Situation: I don't want to renew my lease, but found a place that's available 2 months before my current expires.

My solution: I found a replacement tenant, and offered to do whatever cleaning is necessary for them to move in. The unit would be vacant for 0 days. I also am willing to remain legally responsible for rent, and wait 2 months to get my deposit back. I'm not sure if I could be more accommodating as a tenant.

Result: Refusal. The manager said I cannot terminate or sublet. They did say I could pay the remaining 2 months rent up front and end the lease.

The lease: My lease explicitly disallows early termination by the tenant. Period. The lease is silent on subletting though. Not sure if it matters, but there is a "use" clause restricting, the use to residential property by myself and wife.

Question: Can I legally allow my replacement tenant to move in, pay rent to me, and I pay the landlord? It doesn't seem right that the landlord can verbally add sublet restrictions not listed in the lease.

Caveat: I realize I can just do this without the landlord's notice, and they all they could do is evict / terminate the lease, and they probably wouldn't. I'm not afraid of that risk, but I'd rather not actually break the law even if I can technically get away with it.

Also, I live in Atlanta, Georgia.

  • 1
    This Landlord Tenant Handbook from the Georgia Department of Consumer Affairs says you should check your lease for language that prohibits subletting or that requires the landlord's permission before doing so. That seems to imply that your lease, which is silent on the matter, allows you to sublet the apartment.
    – phoog
    Apr 28, 2016 at 21:07

1 Answer 1


Break the lease.

Leave early and advise the agent, "I am leaving early in breach of the lease, I have found person X (references and police check attached) who is ready, willing and able to sign a lease on the same terms and conditions for the balance of my term or longer. I freely acknowledge that this is a breach of the contract but, in the circumstances the landlord has suffered no damage; I am willing to settle any claim for breach of contract for $1."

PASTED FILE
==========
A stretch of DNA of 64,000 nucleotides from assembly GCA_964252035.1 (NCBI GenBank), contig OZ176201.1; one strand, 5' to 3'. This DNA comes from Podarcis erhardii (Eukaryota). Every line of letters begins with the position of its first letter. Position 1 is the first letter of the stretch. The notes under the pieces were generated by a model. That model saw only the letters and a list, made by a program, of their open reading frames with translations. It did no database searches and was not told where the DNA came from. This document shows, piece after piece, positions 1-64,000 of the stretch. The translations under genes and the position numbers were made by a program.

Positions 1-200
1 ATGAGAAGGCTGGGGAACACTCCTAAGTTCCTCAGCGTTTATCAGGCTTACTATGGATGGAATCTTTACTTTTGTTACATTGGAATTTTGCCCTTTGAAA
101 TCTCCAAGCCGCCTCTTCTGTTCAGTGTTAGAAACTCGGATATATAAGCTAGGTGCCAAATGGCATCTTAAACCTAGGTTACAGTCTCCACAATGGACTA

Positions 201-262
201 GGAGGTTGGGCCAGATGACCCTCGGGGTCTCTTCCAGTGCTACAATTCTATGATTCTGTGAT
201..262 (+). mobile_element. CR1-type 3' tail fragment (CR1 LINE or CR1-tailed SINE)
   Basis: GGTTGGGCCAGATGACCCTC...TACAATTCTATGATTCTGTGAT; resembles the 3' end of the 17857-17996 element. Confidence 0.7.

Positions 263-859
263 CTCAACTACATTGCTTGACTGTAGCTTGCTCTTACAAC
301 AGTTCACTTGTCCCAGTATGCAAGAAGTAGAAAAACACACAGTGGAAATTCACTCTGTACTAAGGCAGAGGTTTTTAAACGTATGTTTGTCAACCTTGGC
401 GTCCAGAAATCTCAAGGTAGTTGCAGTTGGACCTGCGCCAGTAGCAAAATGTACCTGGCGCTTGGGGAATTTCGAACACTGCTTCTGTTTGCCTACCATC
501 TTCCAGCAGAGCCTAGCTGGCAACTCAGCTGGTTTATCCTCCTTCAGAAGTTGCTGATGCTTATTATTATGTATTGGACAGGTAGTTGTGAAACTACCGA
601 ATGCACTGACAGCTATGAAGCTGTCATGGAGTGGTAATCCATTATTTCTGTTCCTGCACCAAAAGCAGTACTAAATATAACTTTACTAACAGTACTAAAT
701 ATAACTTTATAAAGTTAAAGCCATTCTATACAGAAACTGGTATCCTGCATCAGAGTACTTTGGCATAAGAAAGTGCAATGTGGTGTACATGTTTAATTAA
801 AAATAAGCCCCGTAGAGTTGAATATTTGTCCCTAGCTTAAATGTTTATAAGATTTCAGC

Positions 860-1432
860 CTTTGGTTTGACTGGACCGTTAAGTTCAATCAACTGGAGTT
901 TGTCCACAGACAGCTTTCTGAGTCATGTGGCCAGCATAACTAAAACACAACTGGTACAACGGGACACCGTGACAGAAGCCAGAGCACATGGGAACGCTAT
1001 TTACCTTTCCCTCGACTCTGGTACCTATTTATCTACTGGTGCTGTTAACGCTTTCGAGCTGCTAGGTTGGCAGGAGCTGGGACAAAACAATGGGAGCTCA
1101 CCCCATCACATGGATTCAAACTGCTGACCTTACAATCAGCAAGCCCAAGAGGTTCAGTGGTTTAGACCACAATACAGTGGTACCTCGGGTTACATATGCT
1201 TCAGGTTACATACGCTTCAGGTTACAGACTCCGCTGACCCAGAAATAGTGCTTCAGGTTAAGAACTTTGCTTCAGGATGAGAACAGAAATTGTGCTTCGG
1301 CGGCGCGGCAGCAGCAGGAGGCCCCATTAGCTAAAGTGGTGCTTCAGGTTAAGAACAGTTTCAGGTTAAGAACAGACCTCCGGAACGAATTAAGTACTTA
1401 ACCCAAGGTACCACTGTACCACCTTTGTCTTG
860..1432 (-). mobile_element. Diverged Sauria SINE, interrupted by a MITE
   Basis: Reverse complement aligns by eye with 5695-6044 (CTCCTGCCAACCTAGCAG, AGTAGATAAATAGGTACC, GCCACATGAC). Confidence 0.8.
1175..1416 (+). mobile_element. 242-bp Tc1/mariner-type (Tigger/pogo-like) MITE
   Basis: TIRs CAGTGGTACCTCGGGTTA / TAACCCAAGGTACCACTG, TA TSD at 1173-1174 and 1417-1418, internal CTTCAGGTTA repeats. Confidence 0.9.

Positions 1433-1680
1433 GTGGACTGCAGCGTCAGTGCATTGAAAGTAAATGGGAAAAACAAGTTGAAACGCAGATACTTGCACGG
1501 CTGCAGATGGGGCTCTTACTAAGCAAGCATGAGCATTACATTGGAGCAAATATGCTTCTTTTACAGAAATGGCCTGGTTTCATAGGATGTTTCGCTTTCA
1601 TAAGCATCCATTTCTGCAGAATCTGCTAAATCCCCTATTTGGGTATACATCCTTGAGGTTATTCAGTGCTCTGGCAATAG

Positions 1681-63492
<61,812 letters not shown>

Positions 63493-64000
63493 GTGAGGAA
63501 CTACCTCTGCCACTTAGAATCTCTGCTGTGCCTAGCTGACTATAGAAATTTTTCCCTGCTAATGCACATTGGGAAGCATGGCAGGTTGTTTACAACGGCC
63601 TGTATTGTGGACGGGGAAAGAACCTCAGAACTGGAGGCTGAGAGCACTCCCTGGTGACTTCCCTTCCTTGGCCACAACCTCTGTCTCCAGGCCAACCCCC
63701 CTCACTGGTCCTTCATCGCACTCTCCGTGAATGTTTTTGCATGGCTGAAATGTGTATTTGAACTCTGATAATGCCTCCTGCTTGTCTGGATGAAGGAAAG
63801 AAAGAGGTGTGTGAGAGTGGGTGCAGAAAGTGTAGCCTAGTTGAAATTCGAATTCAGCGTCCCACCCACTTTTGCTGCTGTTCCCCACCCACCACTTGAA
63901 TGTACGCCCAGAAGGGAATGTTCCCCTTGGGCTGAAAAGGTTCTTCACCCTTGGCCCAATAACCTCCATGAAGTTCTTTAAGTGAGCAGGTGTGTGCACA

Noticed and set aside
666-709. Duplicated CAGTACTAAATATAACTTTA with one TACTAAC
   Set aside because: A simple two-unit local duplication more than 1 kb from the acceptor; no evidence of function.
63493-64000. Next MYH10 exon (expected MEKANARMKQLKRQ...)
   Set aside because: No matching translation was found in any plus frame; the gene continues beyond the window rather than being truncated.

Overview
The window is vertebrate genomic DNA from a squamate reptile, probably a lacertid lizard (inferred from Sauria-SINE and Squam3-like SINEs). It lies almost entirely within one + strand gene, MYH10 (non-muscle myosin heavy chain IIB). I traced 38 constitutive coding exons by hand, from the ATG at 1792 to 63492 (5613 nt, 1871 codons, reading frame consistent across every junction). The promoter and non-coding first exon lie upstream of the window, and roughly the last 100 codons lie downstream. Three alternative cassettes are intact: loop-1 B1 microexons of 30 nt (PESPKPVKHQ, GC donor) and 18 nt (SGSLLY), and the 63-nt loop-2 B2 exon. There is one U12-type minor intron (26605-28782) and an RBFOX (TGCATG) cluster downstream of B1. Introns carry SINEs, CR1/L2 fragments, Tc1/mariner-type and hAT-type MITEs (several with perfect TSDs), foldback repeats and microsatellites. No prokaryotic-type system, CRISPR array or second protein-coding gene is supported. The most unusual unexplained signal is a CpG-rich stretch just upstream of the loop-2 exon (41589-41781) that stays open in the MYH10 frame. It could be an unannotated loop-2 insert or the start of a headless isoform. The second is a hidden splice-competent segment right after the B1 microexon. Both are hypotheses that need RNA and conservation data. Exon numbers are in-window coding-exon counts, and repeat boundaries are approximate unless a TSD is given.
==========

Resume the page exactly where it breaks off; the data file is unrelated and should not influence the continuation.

• 2
    Ballsy move ! (I would not give that advice but thats ok, I suspect you are more knowledgeable then me). If you are going down that path, should you not also use the opportunity to document that the manager refused to allow the property to be sublet ?
    – davidgo
    Jul 28, 2016 at 4:04
  • 2
    @davidgo Definitely. In New York, at least, if a landlord "unreasonably" withholds consent for a sublet or lease assignment, the tenant can break the lease, regardless of what the lease says about subletting or assignment. Other jurisdictions may have similar laws.
    – phoog
    Aug 27, 2016 at 0:22
  • 1
    Definitely a ballsy move. HOWEVER be aware that Francis Davey (a barrister who used to specialization in lease law) has stated in uk.legal.moderated that in England and Wales, the rent will still be due - because that is what the contract says. Suing for the rent, is not suing for losses caused by breach of contract; it is suing for the rent due. As such, there is no obligation for a landlord to mitigate their losses (because that only applies under "breach of contract"). Of course, that is the sort of thing that is very likely to be jurisdiction specific. Sep 26, 2016 at 16:49

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